ALAHNIANALAHNIAN, Guru Nanak\’s composition in measure Vadahans in the Guru Granth Sahib. Alahni, generally used in its plural form alahnian, is a dirge wailingly sung in chorus by women mourning the death of a relation. Etymologically, the word means an utterance in praise (of the departed person). The sorrowful singing of alahnian is part of the mourning custom of siapa. The women assemble at the house of the dead person and cry aloud beating their breasts while standing, or sit together and bewail.
They weep bitterly and sing alahnian in most pathetic tones. The village barbress (nain) or mirasan starts the alahni by singing aloud the first line of the dirge eulogizing the dead person, followed by the group in chorus.The siapa goes on continually for a number of days until the last ceremonies are held; and the relatives of the deceased keep coming from far and near, the women joining in the heartrending wail from day to day. Alahni is also a poetic form in Punjabi in the style of this mourning song. The strain may alter with the subject.
Guru Nanak employed this mode in his bani, as he adopted several other popular and folk forms. Five of his sabdas (hymns) included in the Guru Granth Sahib in Raga Vadahans (pp. 578 to 582) are entitled Alahnian. In these hymns, the sovereignty of God\’s Will is proclaimed. By implication, the customs of siapa and alahnian are deprecated.
One must not give way to idle wailing, but learn to accept what has been ordained by the Almighty. The reality of death is brought home to man. “As man hath come into this world, so must he depart.” The recitation of Alahnian brings solace to the griefafflicted soul and leads it to seek shelter in God. Surrender to His Will is the burden of this verse.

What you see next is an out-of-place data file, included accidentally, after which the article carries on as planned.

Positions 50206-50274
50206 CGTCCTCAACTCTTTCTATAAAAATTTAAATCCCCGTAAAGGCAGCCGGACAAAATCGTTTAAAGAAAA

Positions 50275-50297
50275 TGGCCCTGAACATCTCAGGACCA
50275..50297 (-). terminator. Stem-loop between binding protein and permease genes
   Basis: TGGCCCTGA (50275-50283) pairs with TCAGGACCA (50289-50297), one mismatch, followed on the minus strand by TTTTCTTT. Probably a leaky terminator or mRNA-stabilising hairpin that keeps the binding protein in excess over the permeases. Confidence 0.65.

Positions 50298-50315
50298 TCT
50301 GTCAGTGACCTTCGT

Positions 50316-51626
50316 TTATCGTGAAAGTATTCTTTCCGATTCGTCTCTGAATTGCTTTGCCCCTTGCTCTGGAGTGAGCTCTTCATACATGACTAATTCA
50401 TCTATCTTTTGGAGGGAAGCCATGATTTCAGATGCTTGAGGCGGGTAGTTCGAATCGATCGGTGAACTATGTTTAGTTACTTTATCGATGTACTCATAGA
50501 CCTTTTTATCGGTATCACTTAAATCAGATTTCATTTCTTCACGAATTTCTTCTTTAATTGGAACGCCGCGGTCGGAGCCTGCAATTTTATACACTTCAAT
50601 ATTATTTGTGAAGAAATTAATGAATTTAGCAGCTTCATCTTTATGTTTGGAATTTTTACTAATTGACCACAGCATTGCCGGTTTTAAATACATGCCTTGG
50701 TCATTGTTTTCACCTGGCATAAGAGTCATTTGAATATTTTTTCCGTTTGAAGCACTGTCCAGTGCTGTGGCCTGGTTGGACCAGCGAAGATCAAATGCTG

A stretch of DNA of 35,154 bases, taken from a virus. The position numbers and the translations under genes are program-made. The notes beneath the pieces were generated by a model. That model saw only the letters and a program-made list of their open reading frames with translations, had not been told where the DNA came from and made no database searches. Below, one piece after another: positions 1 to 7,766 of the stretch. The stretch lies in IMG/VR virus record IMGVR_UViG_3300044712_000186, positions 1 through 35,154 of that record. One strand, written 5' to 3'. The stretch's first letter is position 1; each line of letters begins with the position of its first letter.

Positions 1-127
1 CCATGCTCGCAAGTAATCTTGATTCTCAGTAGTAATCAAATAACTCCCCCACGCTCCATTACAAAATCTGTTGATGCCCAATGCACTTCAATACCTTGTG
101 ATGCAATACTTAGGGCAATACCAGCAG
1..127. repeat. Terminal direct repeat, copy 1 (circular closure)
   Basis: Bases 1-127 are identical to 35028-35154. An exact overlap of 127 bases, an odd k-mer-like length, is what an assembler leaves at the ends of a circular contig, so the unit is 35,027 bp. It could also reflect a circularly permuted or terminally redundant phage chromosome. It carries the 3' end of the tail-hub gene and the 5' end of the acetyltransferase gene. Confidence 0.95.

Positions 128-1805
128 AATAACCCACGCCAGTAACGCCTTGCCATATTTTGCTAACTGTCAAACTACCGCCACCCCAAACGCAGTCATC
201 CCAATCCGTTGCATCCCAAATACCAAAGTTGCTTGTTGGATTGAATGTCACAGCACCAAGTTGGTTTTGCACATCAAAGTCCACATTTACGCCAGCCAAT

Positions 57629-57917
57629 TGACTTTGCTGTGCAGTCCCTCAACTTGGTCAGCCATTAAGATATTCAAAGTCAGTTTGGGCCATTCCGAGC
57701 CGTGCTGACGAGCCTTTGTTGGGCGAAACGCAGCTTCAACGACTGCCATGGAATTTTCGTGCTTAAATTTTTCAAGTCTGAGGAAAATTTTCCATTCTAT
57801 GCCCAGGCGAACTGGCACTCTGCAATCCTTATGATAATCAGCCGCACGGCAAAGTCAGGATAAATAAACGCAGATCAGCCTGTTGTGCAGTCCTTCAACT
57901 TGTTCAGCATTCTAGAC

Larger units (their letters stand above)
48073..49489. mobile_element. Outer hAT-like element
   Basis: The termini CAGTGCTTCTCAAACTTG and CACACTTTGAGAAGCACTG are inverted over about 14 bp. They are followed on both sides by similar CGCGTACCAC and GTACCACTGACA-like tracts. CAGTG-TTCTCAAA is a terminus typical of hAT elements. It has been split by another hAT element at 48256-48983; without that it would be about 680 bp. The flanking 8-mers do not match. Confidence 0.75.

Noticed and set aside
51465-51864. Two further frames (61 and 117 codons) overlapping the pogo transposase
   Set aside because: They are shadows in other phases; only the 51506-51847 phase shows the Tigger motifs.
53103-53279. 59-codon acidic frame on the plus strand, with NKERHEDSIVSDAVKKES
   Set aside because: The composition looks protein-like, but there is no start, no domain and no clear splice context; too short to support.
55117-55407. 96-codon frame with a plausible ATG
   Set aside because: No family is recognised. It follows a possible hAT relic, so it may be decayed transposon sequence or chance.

“None ever die with the dead,” says Guru Nanak. “Blessed is he who praises the Lord\’s merits and weeps in fear of Him. They who bewail by remembering Him are through the ages acknowledged wise.” Death is inevitable. But death is for the manmukh, one who is ruled by his own ego, one who has turned away from God.
Death is not for the gurmukh who is turned towards God. By nam simran, i.e. constant remembrance of the Name of God, one discards the fear of death. This is the way to achieving the state of fearlessness, the state of liberation and everlastingness. He is truly triumphant in the world who absorbs himself in nam and is firm in his faith, who performs his worldly duty and yet remains unattached, always ready to leave the world without sorrow. One, who submits to the Will of the Lord and leads a pious life, lives in peace and tranquillity and dreads not the call of death.
Death for such virtuous persons is a victory. All have to reach the same destination, says Guru Nanak.Instead of crying and wailing at the death of a relation, men should sit together and sing the praise of God. The poetic metre used in Alahnian corresponds with the tune in which this folk form is cast. It is a kind of duvaiya chhand, in which last line of each sabda echoes the burden of the in the first part of Alahnian.
The language is Sadh Bhakha with a strong flavour of Lahndi dialect. Alliteration has been used and new compounds formed to make the lines musical. Some of the verses convey the eternal truths in such homely yet terse language that they have become part of Punjabi speech. For instance: “jeha likhia teha paia” as is it foreordained for one, so does one receive, and “ko marai na moia nale” none ever die with the dead.
1. Kohli, Surindar Singh, A Critica} Study ofAdi Granth. Delhi, 1961
2. Taran Singh, Sri Guru Granth Sahib Ji da Sahitak Itihas. Amritsar, n.d.